The Tyranny of Body Image

A friend told me recently about a horrible experience she had with a doctor.  She was sick, went to an urgent care, and before she could finish reciting her symptoms to the doctor, he told her she needed to lose weight.  She left there feeling like all he saw was the way her body looked – not that she was truly sick, not that she was smart and organized, not that she was successful – and his reaction fed right into her own struggles:  She had trouble giving herself credit for any of her achievements because she had always been “fat.”

I could relate to how she felt.  And then the next week I read a New York Times interview with the humorist, writer, and producer Samantha Irby by David Marchese She writes about how hard it is to feel good about herself and be happy because she is overweight.   I don’t want to take credit for Irby’s words but here are some of her quotes that rang true to me:

I think there is a part of me that because I’m in this fat body that doesn’t work right… That is why I will never view anything I do as extremely successful, because there’s always, ‘Yeah, but you look like that.’ I don’t think there is a way — at least I haven’t figured it out yet — to both feel successful and exist in a world that’s like, ‘I don’t want to sit by you.’  I’ll always feel a little less than because of my size.”

Body image is a deeply personal aspect of our lives and it influences how we perceive ourselves and how others perceive us.  Irby goes on in the interview to talk about other people’s acceptance of their bodies and the idea of body positivity. “I was born too early to get on the “I don’t give a **** if you see my legs’ thing. I have never had that relationship with my body… My brain is good; she’s never let me down. The body has always let me down. It would feel dishonest for me to be like, ‘I love my body, and you better love it too,’ because I don’t.”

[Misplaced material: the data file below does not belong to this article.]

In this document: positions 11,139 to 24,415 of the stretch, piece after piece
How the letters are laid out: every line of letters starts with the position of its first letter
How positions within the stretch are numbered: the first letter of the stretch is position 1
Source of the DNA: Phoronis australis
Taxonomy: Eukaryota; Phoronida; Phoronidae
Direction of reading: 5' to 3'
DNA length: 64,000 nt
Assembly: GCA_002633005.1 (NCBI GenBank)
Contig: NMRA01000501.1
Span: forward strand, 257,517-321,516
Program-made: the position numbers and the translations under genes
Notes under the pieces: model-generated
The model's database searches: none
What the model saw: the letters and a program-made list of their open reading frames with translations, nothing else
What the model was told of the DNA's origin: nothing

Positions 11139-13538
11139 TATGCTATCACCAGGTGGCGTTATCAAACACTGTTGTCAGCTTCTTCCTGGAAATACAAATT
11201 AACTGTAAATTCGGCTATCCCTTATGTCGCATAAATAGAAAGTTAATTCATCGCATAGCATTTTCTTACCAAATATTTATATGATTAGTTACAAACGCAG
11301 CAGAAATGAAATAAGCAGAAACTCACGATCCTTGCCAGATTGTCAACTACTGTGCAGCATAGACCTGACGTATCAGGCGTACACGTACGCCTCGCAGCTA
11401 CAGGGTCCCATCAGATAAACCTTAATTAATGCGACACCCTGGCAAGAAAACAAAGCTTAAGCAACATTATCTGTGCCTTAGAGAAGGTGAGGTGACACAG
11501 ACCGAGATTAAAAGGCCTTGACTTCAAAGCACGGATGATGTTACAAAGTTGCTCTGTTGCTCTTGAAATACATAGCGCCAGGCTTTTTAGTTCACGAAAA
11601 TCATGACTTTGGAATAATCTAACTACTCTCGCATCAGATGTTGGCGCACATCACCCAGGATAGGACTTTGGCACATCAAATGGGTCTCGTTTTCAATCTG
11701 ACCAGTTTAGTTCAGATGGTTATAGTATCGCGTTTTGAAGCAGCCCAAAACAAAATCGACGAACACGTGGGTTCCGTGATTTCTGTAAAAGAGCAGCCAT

For many of us whose body image does not meet the standard for beauty that so many American women aspire to, it doesn’t matter if the overweight amount is 20 pounds, 50 pounds, or 200 pounds. The media bombards us with images of airbrushed skinny models and celebrities who represent an unattainable standard of beauty, so many women feel that they can never measure up.  And by not measuring up physically, they dismiss or reduce the pride they should have in their achievements, and feel less happy overall.

How do you develop a good self-image when you let your weight outweigh (pun intended!) everything else about you?  How do you learn to look at all the evidence of who you are, instead of selectively choosing only how your body looks?  And how do you fight this battle when our beauty culture so strongly diminishes you.  If you struggle to come to terms with these issues, know that you are not alone, and please give me a call if you want to work on the effect that your body image has on the rest of your life.